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Stem Cell Transplants Show Mixed Results as Parkinson's Treatment

Stem cell transplantation appears to produce mixed results as a treatment for Parkinson's Disease and further research is warranted, Columbia researchers have concluded, based on the most systematic study to date on the therapy's effectiveness.

The study, by Columbia and University of Colorado researchers, showed that stem cell surgery – an experimental type of treatment widely thought to hold great promise for treating many brain disorders – doesn't have immediate applications. However, experts say stem cell research should continue.

"It's not the answer to Parkinson's Disease, that's one thing," said Stanley Fahn, professor of neurology at Columbia's College of Physicians and Surgeons. But, he added, the study did provide "proof of principle" that the theories underlying the treatment are fundamentally sound.

Several experimental procedures involving stem cells are under research to treat brain disorders. Stem cells transplanted into the living brain develop into fully functioning neurons, or brain cells, thus replacing the brain's lost natural supply of cells. This may provide a more consistent and reliable solution to the disorder than drugs.

"Stem cell research should definitely go on, but it's not ready yet for humans," Fahn said. "People see this as a future savior, and it may be, but much more basic research is needed."

The study, published in the March 8 edition of the New England Journal of Medicine, found that the surgery brings limited benefits to Parkinson's patients aged 60 or younger. Older patients may not benefit.

Stem cells were implanted into the putamen, a brain region whose own cells degenerate in Parkinson's. The transplanted cells multiply and replace the brain's lost production of a needed neurotransmitter, or chemical messenger, called dopamine.

In the research, doctors monitored 40 patients to assess the outcomes of the surgery.

This was the first trial for this treatment to meet the "gold standard" of medical reliability, in that it followed a placebo-controlled, double-blind protocol. This means that about half the patients, as a control group, received a sham surgery in which surgeons did nothing more than drill a hole in the skull and that for a year after surgery, neither patients nor the researchers knew who had gotten the real surgery and who had received the false surgery.

After the surgery, the researchers conducted a variety of tests to assess patients' progress. Patients also evaluated their own conditions as a key part of the assessment process.

Columbia researchers recruited the test subjects, conducted their evaluations and responded to any complications or side effects. A Columbia statistician decided which patients would receive which operations.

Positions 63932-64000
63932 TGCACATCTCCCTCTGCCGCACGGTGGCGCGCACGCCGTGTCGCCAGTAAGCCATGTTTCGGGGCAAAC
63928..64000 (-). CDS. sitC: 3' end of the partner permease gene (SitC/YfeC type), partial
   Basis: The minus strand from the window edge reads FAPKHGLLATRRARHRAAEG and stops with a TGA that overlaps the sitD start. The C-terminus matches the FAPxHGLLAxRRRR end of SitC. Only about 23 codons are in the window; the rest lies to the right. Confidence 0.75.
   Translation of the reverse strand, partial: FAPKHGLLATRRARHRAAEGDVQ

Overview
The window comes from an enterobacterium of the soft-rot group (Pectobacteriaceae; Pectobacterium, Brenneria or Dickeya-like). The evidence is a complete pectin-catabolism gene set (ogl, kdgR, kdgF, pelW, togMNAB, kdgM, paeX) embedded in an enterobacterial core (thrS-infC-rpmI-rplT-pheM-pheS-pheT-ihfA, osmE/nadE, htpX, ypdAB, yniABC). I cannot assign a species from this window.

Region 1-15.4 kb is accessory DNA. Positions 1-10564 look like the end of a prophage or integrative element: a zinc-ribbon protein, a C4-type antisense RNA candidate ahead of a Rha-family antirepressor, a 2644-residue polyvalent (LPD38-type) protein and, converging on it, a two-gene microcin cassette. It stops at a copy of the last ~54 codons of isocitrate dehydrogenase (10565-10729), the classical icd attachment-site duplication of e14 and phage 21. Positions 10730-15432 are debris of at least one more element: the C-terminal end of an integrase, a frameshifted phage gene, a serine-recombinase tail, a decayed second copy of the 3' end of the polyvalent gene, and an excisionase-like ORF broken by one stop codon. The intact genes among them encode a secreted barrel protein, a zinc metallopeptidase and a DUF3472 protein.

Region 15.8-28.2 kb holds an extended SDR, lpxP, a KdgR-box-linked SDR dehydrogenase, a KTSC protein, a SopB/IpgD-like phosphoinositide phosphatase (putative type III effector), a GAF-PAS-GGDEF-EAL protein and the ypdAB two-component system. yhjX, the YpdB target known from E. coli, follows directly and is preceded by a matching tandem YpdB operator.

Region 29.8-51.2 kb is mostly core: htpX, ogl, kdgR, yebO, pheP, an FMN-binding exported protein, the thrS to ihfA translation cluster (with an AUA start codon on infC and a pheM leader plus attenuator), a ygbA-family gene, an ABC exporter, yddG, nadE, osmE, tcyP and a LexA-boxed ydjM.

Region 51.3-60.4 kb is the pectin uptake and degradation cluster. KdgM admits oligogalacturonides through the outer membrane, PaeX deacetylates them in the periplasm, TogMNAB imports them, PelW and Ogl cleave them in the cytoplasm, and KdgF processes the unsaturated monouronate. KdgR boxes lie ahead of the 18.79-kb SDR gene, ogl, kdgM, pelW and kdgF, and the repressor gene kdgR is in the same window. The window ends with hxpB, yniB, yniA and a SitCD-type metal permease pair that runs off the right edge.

"We got proof of principle that certain symptoms of Parkinson's Disease can improve" with the surgery, Fahn said.

"The statistical improvement occurred in the younger population, not the older group. And the major symptoms that got better were the symptoms of stiffness, and bradykinesia." Bradykinesia is a slowness of movement that hampers many basic daily activities of Parkinson's patients. However, other Parkinson's symptoms - such as tremors -- didn't improve, Fahn added.

Patients were asked to rate their own progress on a scale of between -3 and +3, depending on whether they had become worse or improved, respectively. One year after surgery, patients aged 60 or younger who had received the surgery rated themselves an average of +0.5, whereas patients in the same age group who had gotten the sham surgery rated themselves an average of -0.3.

Brain scans later showed that the transplanted cells functioned and multiplied as theorized in the patients' brains.

However, some of the transplant patients eventually developed a side effect of abnormal movements, which appeared to reflect an overproduction of dopamine, said Fahn. Probably, the transplanted cells "were working too much," he explained, and researchers must find a way to fine-tune their dopamine production.

"Until we can figure out the regulation of this, we at Columbia are not convinced that this is a procedure that should be utilized by everybody as a treatment right now," Fahn said. On the more hopeful note, he added, the patients are still being monitored, and it is possible that some older patients may see some delayed benefits of the surgery later on.

He added that stem cell surgery may still turn out to be the only hope for Alzheimer's disease, in which the transplanted cells may need to perform more complex functions that drugs cannot replicate. In Alzheimer's, the transplanted cells may be required to produce not only dopamine but trophic factors, which keep brain tissue alive.

The research was the first to receive a National Institutes of Health grant to study embryonic tissue transplants after a federal ban on funding fetal tissue research was lifted in January 1993.

--Office of External Relations, Columbia University Health Sciences Division, hsdnews@columbia.edu.

Published: Mar 23, 2001
Last modified: Sep 18, 2002


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